The second type of stories in the collection are the real beating heart of this Canadian town, and are the stories that make it a very worth while read. Beginning with “Cryptozoology,” we are introduced to Jim. An Arvida boy, through and through: handsome, tragic, equally handy with gun or ax. We are in the woods now. Sometimes there is snow on the ground. In this story, reality begins to get a little confused. The boy is feverish, begins to take on the characteristics of the big cats and wolves he hunts. Later, “In The Fields of The Lord,” Jim is cousin to a little girl, her grandmother has an identical twin and is a sorceress like you play bingo on Thursday nights, matter of fact. In a blueberry field, the little girl dreams of dances with her cousin and he kills himself there, hints of incest in the fields of the lord. Then there is “The Animal.” A little girl full of fear is violated nightly by a nocturnal intruder that looks a little like her father. On the foggy bank of trauma there seems to be some kind of connection between the boy Jim merging with the animal and the girl in “The Animal.”
It is not clear where one story begins and the other ends, or where the animal begins and the man begins. A captured black bear called Billy is also emblematic of that confusion, calling to mind the cursed prince in the fairy tale “Snow White and Rose Red,” when the prince in the bear’s body cries out to the two lovely sisters teasing him, “Snow White, Rose Red, don’t beat your lover dead.” The fairy tale archetypes are rampant in these central stories—grandmothers, woodsmen, young maids in the woods, and the sexual predators who hunt them. Contemporary takes on the Perrault tale of “Le Petit Chaperon Rouge.” I’m thinking of this frightening Neil Jordan romp from 1984, “The Company of Wolves,” and Polish filmmaker, Walerian Borowczyk’s,1975, “La Bête.”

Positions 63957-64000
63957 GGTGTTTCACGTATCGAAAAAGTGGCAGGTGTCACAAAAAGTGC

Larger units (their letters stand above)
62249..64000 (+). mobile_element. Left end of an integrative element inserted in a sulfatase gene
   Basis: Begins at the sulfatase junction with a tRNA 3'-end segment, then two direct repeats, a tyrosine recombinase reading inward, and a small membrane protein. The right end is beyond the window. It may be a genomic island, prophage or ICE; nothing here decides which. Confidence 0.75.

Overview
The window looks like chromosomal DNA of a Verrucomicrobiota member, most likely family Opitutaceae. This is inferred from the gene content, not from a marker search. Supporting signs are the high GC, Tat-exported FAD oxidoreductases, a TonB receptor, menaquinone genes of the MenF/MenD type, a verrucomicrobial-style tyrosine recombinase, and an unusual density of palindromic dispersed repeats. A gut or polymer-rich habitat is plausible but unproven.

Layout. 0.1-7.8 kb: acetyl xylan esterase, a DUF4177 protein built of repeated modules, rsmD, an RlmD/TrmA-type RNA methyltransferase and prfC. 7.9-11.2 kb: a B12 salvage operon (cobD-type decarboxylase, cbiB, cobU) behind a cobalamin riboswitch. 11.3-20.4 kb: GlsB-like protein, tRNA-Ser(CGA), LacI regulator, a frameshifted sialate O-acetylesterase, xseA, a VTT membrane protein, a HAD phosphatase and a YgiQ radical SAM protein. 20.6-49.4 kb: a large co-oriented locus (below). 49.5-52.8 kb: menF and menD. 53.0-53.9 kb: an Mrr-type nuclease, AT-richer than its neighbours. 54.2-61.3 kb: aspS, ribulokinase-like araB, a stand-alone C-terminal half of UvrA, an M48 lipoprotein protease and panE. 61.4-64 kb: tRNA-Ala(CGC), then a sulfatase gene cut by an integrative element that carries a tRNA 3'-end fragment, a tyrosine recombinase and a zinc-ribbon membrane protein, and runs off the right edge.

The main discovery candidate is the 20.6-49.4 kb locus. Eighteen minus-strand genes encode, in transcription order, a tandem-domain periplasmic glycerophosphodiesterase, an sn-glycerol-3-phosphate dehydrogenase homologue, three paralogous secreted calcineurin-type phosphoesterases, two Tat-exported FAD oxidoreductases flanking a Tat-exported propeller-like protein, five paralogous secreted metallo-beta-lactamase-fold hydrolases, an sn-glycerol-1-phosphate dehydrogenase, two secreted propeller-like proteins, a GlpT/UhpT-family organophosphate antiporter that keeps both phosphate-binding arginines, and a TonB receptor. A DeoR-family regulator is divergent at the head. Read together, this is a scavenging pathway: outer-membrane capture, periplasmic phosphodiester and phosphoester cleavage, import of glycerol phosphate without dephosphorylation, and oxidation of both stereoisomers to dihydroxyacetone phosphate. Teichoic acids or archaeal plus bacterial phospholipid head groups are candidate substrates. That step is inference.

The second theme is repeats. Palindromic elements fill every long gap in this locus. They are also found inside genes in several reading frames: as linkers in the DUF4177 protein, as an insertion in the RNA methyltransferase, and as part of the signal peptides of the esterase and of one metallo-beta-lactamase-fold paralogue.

Donald Winkler’s translations of the terms of endearment used here, which probably don’t sound out of place in the French, are wonderful and only add to the odd atmosphere of fear (“my babies,” “my lovely girl,” “my beauty”). In “Paris In The Rain,” the girl is grown up into a different kind of sexuality, a fierce animal independence, a survivor with a history of violence. In the midst of these “Blood Sister” stories is “Jigai,” a foreign girl transported to Japan. Faraway, yet mirroring the Canadian landscape, a context is created for this surgical geisha fantasy. The women taking control of their own pain and their own pleasure.
In Arvida, Canada is “a creature that hides for the pleasure of being tracked, and shows itself from time to time to revive its own legend.” A lake is not named because no one goes there. These are stories that can only evolve in the imagination, and stories that can do that are a kind of true sustenance. Years ago, on some airplane somewhere over the middle of the country, I sat next to a boy covered in intriguing tattoos. To pass the time he began to tell me the story of each one. On his chest were inked two large wolves facing each other. A Cherokee legend has it, he said, that an old brave once told his grandson about a fight between two wolves, that goes on inside of everyone. One wolf is evil, and is all manner of jealousy, anger, and false pride, the other is good and joy and peace. The boy asked his grandfather which wolf wins the fight. The grandfather said—the one you feed. - Gnaomi Siemens